Kurtis Johnson had an itch to commemorate the start of summer with a long bike ride and a water gun fight.
On Saturday night, he and a group of about eight bicyclist friends decided to target downtown Minneapolis Pedal Pubs -- roving bars on wheels -- because they shared the semi-popular opinion that Pedal Pubs are just about the most annoying business idea ever.
The bikers set off squirting each other and random passersby on the sidewalk, "having some summertime fun, kicking back, having a break from being cold," Johnson says.
Then, they spotted their first Pedal Pub on Seventh and Hennepin, near First Avenue. They sprayed it down with their squirt guns and water balloons, angering one woman enough to make her hop down and shove a biker, Johnson says.
The group rode on, rounding the corner to find another Pedal Pub, then a third. They hit each, earning good-natured high fives and cheers. "Squirt us, squirt us!" the passengers called.
They regrouped by Target Field for a couple delicious American-made tobacco products, then headed over to the Memory Lanes Block Party.
On the way, they saw yet another Pedal Pub. They decided to stage a final water attack, riding around the block to meet it head-on.
Johnson veered close because his dollar-store water gun barely had the launching power to spray two feet. He squirted a line of people. Then, suddenly, the passengers spilled out onto the street and started fighting back. They dragged one man off his bike by his neck. Two women grabbed Johnson, kicking down his bike and trying to trip him as he continued squirting them in the face, laughing.
Things got serious when one of the male passengers intervened, picking Johnson up and slamming him down on the pavement. The two women sat on his lower torso while the man repeatedly tried to kick Johnson's gun away from him. It was hanging around his neck by a rope, Johnson says.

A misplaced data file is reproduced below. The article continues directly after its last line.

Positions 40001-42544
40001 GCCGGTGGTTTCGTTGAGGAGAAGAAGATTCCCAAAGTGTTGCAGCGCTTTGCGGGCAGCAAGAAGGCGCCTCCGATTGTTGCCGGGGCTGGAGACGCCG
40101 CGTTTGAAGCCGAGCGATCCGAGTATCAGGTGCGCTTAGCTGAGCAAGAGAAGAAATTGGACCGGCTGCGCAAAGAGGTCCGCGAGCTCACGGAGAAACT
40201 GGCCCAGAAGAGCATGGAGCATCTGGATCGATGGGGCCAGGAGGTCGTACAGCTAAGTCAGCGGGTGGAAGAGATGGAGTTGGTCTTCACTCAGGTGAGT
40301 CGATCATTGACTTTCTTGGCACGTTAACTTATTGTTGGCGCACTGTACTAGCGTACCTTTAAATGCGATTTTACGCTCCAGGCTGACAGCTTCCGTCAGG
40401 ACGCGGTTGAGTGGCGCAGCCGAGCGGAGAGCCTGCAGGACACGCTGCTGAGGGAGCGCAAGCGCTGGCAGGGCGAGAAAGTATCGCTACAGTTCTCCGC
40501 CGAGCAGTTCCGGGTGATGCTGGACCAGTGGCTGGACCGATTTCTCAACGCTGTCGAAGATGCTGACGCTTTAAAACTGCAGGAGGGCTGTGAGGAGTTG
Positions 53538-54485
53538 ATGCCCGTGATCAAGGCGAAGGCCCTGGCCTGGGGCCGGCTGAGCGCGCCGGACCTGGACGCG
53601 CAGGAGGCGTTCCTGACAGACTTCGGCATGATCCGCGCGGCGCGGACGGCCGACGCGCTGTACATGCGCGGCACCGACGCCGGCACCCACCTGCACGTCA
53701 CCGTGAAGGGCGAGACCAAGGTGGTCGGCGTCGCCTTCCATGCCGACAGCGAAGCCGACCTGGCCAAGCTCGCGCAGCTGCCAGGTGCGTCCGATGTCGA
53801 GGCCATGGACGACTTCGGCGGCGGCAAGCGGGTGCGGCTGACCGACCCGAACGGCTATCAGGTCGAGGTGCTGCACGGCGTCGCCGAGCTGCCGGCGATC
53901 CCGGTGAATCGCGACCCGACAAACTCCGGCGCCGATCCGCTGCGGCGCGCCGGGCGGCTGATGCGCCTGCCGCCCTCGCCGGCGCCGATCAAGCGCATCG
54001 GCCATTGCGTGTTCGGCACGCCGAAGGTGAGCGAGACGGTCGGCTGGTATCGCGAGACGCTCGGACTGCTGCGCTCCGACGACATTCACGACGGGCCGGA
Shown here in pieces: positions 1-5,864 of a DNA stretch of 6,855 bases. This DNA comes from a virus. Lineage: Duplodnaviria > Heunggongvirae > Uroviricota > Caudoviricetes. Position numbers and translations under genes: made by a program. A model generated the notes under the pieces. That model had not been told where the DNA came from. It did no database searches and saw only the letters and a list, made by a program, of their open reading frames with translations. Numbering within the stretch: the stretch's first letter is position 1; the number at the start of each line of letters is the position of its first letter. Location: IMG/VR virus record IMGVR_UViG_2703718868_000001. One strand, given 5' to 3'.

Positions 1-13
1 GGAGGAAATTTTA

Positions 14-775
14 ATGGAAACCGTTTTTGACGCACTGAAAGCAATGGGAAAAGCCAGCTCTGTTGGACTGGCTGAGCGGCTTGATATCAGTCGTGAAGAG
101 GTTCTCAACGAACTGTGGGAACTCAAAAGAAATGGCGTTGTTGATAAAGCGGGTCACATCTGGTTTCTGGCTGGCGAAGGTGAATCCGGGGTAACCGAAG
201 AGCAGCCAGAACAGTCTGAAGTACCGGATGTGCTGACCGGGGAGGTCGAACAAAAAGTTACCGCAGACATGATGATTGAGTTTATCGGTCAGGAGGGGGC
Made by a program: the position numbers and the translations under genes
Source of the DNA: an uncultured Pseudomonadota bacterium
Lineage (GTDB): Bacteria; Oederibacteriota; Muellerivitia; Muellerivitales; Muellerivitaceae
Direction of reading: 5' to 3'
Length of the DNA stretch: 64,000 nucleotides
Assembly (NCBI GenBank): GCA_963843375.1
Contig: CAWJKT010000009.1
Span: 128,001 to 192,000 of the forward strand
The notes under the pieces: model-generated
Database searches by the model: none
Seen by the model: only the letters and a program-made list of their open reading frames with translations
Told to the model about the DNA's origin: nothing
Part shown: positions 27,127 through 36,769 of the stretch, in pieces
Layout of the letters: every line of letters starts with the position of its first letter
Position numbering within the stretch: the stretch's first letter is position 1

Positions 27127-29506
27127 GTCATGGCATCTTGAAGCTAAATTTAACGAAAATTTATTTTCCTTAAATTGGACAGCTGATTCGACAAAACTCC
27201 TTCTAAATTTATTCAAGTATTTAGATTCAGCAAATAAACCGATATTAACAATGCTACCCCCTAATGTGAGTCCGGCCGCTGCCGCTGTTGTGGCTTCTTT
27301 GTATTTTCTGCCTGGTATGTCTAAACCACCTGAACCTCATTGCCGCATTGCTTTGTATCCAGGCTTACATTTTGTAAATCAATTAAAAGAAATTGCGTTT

"While all this went down, they took our squirt guns and smashed them," Johnson says. "They looked like they were in a WWE production or something, swinging it over their heads and crushing it on the ground."
Others started filming with their phones while the Pedal Pub passengers identified themselves as off-duty Burnsville cops. When a biker asked to see badges, only one accommodated, Johnson says.
"I realized that they were overpowering me, and I just laid there," he adds. "I had three people sitting on me, and I could hardly breathe. They got mad at me for picking one of them up so I could breathe. I was like, 'You need to get off my lungs, lady. It's fine if you want me pinned down, you just need to get off my lungs.'"
Minneapolis police showed up about five minutes later. Johnson was stuffed in the back of a squad car next to some bloodied guy he didn't know. This man was an innocent bystander who happened to pick up some broken water gun pieces and had been arrested by mistake.
On the way to jail, officers tried to chat with him, Johnson says. "Cops were trying to be like, 'In this day and age, people will think maybe it's not water in there.' I said 'Sir, those sorts of ideas are creating a police state that instills fear. You need to get over it, dude.'"
Johnson's pretty confident that the group's disorderly conduct charges will get tossed. He insists no one in the group was read their Miranda rights.
Burnsville Police Chief Eric Gieseke deferred all questions to Minneapolis Police.
Minneapolis Police spokesman John Elder declined to comment on an ongoing investigation, except to point out that officers only give the Miranda warning if they intend to gather direct evidence for prosecution through questioning a suspect. It's not necessary with every arrest.
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